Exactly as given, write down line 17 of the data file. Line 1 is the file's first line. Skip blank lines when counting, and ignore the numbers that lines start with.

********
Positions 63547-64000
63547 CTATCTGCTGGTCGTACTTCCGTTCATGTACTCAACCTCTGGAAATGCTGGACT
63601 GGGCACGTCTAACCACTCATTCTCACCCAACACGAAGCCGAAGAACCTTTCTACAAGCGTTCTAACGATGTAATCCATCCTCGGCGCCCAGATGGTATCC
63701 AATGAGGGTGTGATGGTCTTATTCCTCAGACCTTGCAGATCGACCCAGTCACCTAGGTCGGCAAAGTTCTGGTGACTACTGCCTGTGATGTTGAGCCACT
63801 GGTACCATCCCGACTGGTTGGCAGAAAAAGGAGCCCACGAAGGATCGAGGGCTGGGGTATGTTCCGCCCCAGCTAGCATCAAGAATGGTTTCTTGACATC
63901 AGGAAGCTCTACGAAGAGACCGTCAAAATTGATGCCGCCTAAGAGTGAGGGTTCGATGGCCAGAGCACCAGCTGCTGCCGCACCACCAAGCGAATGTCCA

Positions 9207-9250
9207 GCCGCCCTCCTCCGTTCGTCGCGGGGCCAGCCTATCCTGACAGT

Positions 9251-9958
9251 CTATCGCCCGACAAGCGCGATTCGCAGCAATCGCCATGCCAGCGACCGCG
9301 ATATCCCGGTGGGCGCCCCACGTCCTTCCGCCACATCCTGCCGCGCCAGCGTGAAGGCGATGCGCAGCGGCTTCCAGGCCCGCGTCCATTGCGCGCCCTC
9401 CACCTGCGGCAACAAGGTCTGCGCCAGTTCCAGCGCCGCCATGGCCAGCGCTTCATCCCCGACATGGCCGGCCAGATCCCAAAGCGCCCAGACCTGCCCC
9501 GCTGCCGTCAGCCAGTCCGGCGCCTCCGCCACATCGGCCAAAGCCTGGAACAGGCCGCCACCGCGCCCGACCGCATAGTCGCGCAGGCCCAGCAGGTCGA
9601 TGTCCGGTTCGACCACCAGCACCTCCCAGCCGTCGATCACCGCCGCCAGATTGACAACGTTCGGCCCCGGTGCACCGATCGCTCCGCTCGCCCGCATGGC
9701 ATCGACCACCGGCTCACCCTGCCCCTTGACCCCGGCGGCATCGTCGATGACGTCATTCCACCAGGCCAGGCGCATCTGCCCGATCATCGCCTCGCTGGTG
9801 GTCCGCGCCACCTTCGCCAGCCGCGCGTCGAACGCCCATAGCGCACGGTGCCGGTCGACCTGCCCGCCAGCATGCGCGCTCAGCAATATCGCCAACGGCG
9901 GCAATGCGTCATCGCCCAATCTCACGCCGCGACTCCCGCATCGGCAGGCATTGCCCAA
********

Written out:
9901 GCAATGCGTCATCGCCCAATCTCACGCCGCGACTCCCGCATCGGCAGGCATTGCCCAA